Rocket Report: SpaceX focused on spaceship return; Firefly may be for sale

A Falcon 9 rocket will launch the NROL-146 mission from California this week.
Enlarge / A Falcon 9 rocket will launch the NROL-146 mission from California this week.


Welcome to edition 6.45 of the Rocket Report! The most interesting news from this week’s launch for me is that Firefly may be available for purchase. That means two of the few U.S. companies with operational rockets, Firefly and United Launch Alliance, are actively offered. I’ll be fascinated to see what the valuations of each will ultimately be if/when the sale goes through.

As always, we welcome reader submissions, and if you don’t want to miss an issue, you can subscribe using the box below (the form will not appear on AMP-compatible versions of the site). Each report contains information on small, medium and heavy rockets, as well as a brief preview of the next three launches on the calendar.

Firefly may be for sale. Investors in Firefly Aerospace are considering a sale that could value the closely watched rocket and lunar lander maker at about $1.5 billion, Bloomberg reports. The rocket company’s principal owner, AE Industrial Partners, is working with an advisor on “strategic options” for Firefly. Neither AE nor Firefly have commented to Bloomberg on the possible sale. AE invested $75 million in Texas-based Firefly as part of a Series B funding round in 2022. The company made a subsequent investment in its Series C round in November 2023.

Launches and landers …Now over a decade old and with a history of financial troubles, Firefly has emerged as one of the apparent winners in the small launch race in the United States. The company’s Alpha rocket has now launched four times since its failed debut in September 2021, and will fly a Venture Class Launch Services 2 mission for NASA in the coming weeks. Firefly also plans to launch its Blue Ghost spacecraft to the moon later this year and is working on an orbital transfer vehicle.

Blue Origin makes successful return to flight. With retired Air Force captain and test pilot Ed Dwight as lead passenger, Blue Origin’s New Shepard spacecraft returned to flight Sunday morning. Dwight, an African American, was one of 26 pilots the Air Force recommended to NASA for its third astronaut class in 1963, but the service did not select him. It took another twenty years before America’s first black astronaut, Guion Bluford, flew into space in 1983. At the age of 90, Dwight finally entered the record books on Sunday, becoming the oldest person to reach space. “I thought I didn’t need it in my life,” Dwight said after Sunday’s fight. “But I lied!”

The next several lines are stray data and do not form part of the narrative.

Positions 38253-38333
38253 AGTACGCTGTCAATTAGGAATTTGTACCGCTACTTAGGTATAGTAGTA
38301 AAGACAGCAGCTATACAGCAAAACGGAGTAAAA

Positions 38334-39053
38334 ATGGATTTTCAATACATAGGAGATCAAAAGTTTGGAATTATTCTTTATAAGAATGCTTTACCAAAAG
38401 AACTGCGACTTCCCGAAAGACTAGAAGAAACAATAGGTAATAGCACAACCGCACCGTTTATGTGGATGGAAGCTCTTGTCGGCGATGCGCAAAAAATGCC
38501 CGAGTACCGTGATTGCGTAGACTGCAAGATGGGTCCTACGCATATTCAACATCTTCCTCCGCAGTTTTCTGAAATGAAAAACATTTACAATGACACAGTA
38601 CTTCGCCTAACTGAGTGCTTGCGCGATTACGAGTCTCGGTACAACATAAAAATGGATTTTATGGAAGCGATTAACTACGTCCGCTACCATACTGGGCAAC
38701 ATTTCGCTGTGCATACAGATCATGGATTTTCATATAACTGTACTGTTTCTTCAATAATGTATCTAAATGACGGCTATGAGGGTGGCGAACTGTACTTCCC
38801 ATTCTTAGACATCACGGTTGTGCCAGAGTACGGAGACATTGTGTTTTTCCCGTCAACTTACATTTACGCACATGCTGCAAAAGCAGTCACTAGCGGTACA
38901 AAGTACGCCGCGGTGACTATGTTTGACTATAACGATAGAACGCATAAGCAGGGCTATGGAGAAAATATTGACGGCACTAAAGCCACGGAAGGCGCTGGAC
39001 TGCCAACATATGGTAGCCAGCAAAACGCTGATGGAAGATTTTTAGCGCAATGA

One parachute down … This marked the seventh time Blue Origin, billionaire Jeff Bezos’ space company, has flown humans into suborbital space, and the 25th flight overall of the company’s fleet of New Shepard rockets. It was the first time in nearly two years that Blue Origin launched humans and resumed suborbital service after a rocket failure on an unmanned research flight in September 2022. In December, Blue Origin launched another unmanned suborbital research mission to pave the way for the resumption of human missions sunday. There was one problem with the flight, as only two of the capsule’s three parachutes deployed. It is unclear how long it will take to address this problem.

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RFA tests the first stage of its rocket. German launch startup Rocket Factory Augsburg announced on Sunday that it had begun the hot-fire campaign for the first stage of its RFA One rocket. “We hot-fired a total of four Helix engines, firing one at a time at four-second intervals,” the company said on social media site during startup, steady state, and shutdown.” It’s a big step forward for the launch company.

Aimed at a test flight this year, but …The test took place at the SaxaVord spaceport in the United Kingdom. The RFA One vehicle is powered by nine Helix engines and will have a payload of 1.6 tons in low Earth orbit. The company is aiming for a debut launch later this year, but I’m quite skeptical about that. By comparison, SpaceX began testing the Falcon 9’s first stage in 2008, with a full test firing of all nine engines in November of that year. But the rocket didn’t make its debut flight until June 2010.

China expands commercial spaceport. China is planning new phases of expansion for its new commercial spaceport to support an expected increase in launch and commercial space activity, Space News reports. Construction of the second of two launch pads at the Hainan Commercial Launch Site could be completed by the end of May. The first, completed in December and dedicated to the Long March 8 rocket, could host its first launch before the end of June.

Fulfilling a mega need … This appears to be just the beginning, however, as the spaceport could have a total of 10 pads serving both liquid and solid rockets. The reason for the dramatic expansion appears to be to increase access to space and allow China to achieve the launch speed needed to build a pair of mega-constellations in low Earth orbit, each with a strength of more than 10,000 satellites. It is also a further sign of China’s commitment to creating a thriving commercial space sector. (submitted by Ken de Bin)

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